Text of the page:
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Your doctor may recommend that you undergo sinus surgery if you have:

  • Chronic sinusitis
  • Frequently recurring sinusitis
  • Little or no relief from treatments
  • Developed complications of sinusitis
  • Obstruction of the sinuses by nasal polyps
  • Fungal sinusitis

Surgical treatments include the following:

Functional Endoscopic Sinus Surgery (FESS)

This operation is performed using an endoscope, a rigid tube with a light on one end. The tube is threaded into your nose and up into the sinus openings. Using this technique, your sinuses can be drained and the sinus openings can be enlarged, allowing better drainage in the future. If polyps (benign growths) are discovered, they can be removed. This type of sinus surgery has a high rate of success and a low rate of complications. However, if complications occur, they may be serious.

Conventional Open Sinus Surgery

Conventional open sinus surgery is also used to enlarge the sinuses for better drainage. Infected sinus linings may be removed during this procedure. Now that FESS is such a successful method, this type of surgery is rarely used. In general, if it is recommended that you have conventional sinus surgery, you should get a second opinion.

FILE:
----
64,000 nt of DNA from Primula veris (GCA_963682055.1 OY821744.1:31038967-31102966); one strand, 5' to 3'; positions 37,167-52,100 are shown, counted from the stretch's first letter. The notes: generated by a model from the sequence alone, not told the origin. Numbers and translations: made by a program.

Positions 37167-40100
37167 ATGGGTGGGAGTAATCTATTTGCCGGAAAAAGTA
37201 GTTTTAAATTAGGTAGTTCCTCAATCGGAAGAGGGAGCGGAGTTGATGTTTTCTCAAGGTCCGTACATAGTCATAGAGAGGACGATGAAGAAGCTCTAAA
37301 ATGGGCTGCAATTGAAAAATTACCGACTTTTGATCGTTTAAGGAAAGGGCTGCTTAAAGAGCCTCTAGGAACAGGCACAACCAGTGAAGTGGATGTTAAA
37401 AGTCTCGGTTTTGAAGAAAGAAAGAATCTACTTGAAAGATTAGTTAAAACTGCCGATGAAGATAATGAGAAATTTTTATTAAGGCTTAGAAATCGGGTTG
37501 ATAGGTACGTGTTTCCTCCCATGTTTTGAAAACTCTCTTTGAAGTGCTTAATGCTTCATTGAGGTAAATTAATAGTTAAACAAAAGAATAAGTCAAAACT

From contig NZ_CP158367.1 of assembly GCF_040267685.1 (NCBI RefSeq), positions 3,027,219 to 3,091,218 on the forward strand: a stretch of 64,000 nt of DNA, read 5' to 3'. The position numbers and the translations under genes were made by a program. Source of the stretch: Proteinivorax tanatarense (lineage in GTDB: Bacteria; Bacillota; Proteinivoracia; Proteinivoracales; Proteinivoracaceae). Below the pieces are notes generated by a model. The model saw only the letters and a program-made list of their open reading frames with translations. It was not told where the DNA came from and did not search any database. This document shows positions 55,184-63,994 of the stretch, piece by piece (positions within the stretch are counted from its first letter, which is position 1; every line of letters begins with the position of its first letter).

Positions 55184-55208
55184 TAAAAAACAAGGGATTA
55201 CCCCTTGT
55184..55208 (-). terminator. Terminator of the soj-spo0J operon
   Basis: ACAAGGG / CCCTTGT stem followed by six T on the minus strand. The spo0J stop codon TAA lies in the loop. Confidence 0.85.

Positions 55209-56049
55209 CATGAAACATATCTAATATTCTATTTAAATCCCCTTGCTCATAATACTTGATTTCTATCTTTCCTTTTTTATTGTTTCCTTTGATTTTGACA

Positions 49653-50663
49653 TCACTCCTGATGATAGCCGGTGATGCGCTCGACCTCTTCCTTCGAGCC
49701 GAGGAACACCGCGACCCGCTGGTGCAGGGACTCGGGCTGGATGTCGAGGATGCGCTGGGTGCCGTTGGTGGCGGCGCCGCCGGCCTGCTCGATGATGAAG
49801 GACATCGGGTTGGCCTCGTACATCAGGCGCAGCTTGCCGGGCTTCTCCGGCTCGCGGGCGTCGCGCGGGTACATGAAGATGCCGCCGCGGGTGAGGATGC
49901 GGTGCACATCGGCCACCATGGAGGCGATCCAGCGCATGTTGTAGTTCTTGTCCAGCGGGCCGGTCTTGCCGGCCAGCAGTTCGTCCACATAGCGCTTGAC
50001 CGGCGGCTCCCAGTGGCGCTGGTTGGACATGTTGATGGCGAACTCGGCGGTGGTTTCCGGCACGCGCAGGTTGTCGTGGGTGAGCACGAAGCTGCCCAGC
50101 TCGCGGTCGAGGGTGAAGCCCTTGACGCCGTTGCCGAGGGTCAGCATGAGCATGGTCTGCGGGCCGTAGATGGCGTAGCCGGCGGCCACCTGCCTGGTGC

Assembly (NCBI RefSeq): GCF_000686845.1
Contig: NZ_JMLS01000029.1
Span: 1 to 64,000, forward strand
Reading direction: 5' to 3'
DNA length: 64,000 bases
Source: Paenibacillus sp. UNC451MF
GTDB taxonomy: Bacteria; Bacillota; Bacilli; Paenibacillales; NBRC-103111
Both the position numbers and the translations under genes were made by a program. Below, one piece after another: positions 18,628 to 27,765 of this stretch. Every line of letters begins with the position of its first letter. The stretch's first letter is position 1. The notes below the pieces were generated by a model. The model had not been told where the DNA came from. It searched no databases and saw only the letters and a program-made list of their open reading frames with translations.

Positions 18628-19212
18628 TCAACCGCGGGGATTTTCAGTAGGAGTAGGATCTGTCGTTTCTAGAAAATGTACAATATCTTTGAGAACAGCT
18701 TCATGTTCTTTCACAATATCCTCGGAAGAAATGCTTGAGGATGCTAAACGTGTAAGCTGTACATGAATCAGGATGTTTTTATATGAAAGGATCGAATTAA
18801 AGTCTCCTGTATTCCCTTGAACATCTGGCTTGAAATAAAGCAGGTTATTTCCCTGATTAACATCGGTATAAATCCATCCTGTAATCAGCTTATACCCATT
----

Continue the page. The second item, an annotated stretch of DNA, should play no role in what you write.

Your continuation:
Acute sinusitis in adults. EBSCO DynaMed website. Available at: Updated December 18, 2012. Accessed January 9, 2013.

Chronic rhinosinusitis. EBSCO DynaMed website. Available at: Updated December 18, 2012. Accessed January 9, 2013.

Djukic V, Dudvarski Z, Arsovic N, Dimitrijevic M, Janosevic L. Clinical outcomes and quality of life in patients with nasal polyposis after functional endoscopic sinus surgery. 2015;272(1):83-89.

Li H, Zhang X, Song Y, Wang T, Tan G. Effects of functional endoscopic sinus surgery on chronich rhinosinus resistant to medication. J Laryngol Otol. 2014;128(11):986-980.

Luong A, Marpie BF. Sinus surgery: indications and techniques. Clin Rev Allergy Immunol. 2006;30(3):217-222.

Sinusitis. American Academy of Otolaryngology website. Available at: Accessed January 9, 2013.

Sinusitis overview. American Academy of Allergy Asthma and Immunology website. Available at: Accessed January 9, 2013.

Last reviewed August 2015 by David Horn, MD

Please be aware that this information is provided to supplement the care provided by your physician. It is neither intended nor implied to be a substitute for professional medical advice. CALL YOUR HEALTHCARE PROVIDER IMMEDIATELY IF YOU THINK YOU MAY HAVE A MEDICAL EMERGENCY. Always seek the advice of your physician or other qualified health provider prior to starting any new treatment or with any questions you may have regarding a medical condition.

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